Good, bad and in between, this isn’t the world my father was born into.  It isn’t the world I was born into.  When we moved to this area, we were one of two non-Catholic families in our neighborhood.  That was a HUGE deal.  Now, in addition to the Catholic, Protestant and Baptist churches, we have a Thai wat and a mosque.

It doesn’t make sense to reach back for old solutions.  It is time to look forward.  The wonderful thing about it?  Past, present and future, God is in them all. It’s our focus that might need to be adjusted.



Last week, I watched a TED talk with a psychologist who joked about the tendency medical school students have to think they have whatever illness they are studying.  Specifically, the joked that his brother-in-law believed he had leprosy but that was only after worrying for a week that he had menopause.

The reality is that if we focus on something that is what we are going to find.  So how great a stretch is it to wonder if that is also what we will create?

I’m not saying that we should ignore injustice, poverty and hunger.  Don’t even go there!  We can’t address what we refuse to see.

But to work toward a solution, we have to believe a solution is possible.  We won’t reach for what we believe cannot exist. It is up to those of us who believe in the Light and Love of Christ to let others know what we see, what we believe in, and what we are working for every day.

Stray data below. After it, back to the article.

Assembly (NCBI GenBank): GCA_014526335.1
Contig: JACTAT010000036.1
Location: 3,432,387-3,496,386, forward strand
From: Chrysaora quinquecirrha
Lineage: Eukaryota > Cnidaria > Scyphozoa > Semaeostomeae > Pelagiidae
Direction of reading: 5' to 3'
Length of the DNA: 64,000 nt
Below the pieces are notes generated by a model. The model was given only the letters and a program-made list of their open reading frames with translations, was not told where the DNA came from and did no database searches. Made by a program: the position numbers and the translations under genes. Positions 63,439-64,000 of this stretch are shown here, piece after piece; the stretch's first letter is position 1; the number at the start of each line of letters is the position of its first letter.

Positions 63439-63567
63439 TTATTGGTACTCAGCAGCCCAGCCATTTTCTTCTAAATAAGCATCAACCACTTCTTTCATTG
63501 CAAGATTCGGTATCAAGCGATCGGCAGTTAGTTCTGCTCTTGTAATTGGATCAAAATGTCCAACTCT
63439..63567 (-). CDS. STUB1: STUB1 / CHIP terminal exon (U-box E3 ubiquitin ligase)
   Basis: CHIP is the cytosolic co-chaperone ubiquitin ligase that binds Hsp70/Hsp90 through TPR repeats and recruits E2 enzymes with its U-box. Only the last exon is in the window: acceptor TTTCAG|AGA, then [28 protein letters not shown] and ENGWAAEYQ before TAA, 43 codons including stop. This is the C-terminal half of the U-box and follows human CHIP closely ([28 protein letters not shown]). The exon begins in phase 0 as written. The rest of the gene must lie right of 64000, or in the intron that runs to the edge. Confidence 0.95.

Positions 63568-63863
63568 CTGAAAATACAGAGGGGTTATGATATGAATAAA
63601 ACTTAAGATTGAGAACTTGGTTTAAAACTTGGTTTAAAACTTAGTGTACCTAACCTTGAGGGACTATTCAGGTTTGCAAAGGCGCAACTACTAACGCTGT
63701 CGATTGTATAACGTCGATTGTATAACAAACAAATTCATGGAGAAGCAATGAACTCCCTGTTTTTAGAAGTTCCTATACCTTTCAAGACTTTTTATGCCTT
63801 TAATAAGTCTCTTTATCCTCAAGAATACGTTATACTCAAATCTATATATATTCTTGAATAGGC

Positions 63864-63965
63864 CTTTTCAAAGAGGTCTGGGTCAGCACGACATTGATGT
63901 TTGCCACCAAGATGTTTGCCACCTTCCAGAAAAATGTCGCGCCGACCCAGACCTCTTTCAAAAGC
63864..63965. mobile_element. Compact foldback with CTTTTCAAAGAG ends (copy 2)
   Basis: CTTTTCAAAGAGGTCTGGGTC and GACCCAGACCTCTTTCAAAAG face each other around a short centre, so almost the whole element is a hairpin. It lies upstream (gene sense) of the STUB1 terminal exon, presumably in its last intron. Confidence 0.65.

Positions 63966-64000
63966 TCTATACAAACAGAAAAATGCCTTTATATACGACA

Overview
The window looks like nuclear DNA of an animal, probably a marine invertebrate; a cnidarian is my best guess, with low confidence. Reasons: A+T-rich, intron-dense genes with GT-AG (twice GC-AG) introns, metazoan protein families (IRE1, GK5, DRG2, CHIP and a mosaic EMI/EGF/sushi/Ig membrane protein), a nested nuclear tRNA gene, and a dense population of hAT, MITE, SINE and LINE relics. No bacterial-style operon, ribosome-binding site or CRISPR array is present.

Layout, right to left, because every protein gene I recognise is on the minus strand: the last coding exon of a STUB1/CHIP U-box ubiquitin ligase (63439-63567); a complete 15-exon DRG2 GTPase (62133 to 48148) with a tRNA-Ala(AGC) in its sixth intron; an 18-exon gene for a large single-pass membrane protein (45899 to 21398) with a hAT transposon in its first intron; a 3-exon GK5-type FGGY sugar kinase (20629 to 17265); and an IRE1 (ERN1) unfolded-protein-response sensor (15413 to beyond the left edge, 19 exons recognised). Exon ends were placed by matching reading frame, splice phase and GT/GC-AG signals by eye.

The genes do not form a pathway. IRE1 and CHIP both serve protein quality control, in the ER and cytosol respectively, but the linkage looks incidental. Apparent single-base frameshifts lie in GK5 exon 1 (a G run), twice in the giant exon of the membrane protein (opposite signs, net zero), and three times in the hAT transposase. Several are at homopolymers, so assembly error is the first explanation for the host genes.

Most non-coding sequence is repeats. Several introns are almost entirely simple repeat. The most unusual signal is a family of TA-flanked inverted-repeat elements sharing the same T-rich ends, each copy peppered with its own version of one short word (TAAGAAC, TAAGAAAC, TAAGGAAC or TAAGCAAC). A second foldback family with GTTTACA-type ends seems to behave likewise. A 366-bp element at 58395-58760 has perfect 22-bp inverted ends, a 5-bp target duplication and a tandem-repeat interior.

Yesterday we celebrated my niece’s fifteenth birthday.  The last year of so she seems to really be coming into her own.  She’s on the pom pom squad and a gifted student who loves science.  She’s a budding photographer and spends hours perfecting just the right look with makeup and clothing.

“Oh, she’s so like you.”  That’s what people tell my make-up hound, clothes horse sister.  And to an extent this is true.

But my brother-in-law is also a gifted photographer.

And then there’s that part that is 100% unique to my niece.  Pom poms?  The vast majority of us can barely walk straight and we have the bumps and bruises to prove it.  But she’s doing all kinds of complicated dance routines.  That said, I won’t be shocked when she knocks something over.  She is my niece.

At fifteen she’s struggling with how people expect her to be vs how she envisions herself.

What’s my job as her crazy aunt?  I give out hugs every chance I get.  I tell her she’s amazing and funny and smart.  It doesn’t matter how old you are or how you identify yourself in terms of gender.  God created each of us in love.  Finding ourselves under society’s expectations can be tough.


Photo by Florian Dornauer on Unsplash